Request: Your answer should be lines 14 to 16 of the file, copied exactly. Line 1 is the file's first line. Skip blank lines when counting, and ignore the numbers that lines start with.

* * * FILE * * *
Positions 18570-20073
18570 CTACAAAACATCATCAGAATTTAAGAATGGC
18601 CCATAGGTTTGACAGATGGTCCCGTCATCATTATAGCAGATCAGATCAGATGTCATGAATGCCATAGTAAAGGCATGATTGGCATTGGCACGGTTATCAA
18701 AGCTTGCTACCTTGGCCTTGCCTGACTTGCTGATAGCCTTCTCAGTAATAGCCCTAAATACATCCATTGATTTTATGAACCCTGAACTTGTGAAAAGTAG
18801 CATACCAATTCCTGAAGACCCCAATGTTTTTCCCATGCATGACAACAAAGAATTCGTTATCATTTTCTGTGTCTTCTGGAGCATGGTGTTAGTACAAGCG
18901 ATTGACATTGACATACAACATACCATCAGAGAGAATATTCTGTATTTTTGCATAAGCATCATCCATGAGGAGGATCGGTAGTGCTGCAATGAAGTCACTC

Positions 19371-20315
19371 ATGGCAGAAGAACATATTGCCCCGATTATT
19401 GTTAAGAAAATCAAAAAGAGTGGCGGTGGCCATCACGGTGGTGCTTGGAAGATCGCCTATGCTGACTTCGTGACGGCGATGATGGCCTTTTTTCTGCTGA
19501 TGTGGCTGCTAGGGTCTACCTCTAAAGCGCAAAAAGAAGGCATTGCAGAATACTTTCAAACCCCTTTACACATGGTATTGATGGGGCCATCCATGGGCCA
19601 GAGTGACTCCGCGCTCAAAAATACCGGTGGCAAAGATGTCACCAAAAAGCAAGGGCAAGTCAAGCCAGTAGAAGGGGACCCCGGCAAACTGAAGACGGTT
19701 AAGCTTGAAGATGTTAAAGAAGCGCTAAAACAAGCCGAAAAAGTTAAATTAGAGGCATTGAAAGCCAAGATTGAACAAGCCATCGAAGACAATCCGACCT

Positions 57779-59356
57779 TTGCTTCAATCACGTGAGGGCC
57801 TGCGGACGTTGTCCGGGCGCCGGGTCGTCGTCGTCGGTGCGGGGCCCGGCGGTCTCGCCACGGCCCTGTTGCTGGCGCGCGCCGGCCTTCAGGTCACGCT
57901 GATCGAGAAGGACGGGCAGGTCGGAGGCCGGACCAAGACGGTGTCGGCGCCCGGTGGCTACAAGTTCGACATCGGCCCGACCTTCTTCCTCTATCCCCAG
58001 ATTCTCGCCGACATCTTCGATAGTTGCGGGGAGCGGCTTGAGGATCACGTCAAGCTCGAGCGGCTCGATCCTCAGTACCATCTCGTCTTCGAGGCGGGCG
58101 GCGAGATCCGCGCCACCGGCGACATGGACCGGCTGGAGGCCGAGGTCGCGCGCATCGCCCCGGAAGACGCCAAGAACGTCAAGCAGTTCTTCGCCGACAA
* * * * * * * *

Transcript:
57779 TTGCTTCAATCACGTGAGGGCC
57801 TGCGGACGTTGTCCGGGCGCCGGGTCGTCGTCGTCGGTGCGGGGCCCGGCGGTCTCGCCACGGCCCTGTTGCTGGCGCGCGCCGGCCTTCAGGTCACGCT
57901 GATCGAGAAGGACGGGCAGGTCGGAGGCCGGACCAAGACGGTGTCGGCGCCCGGTGGCTACAAGTTCGACATCGGCCCGACCTTCTTCCTCTATCCCCAG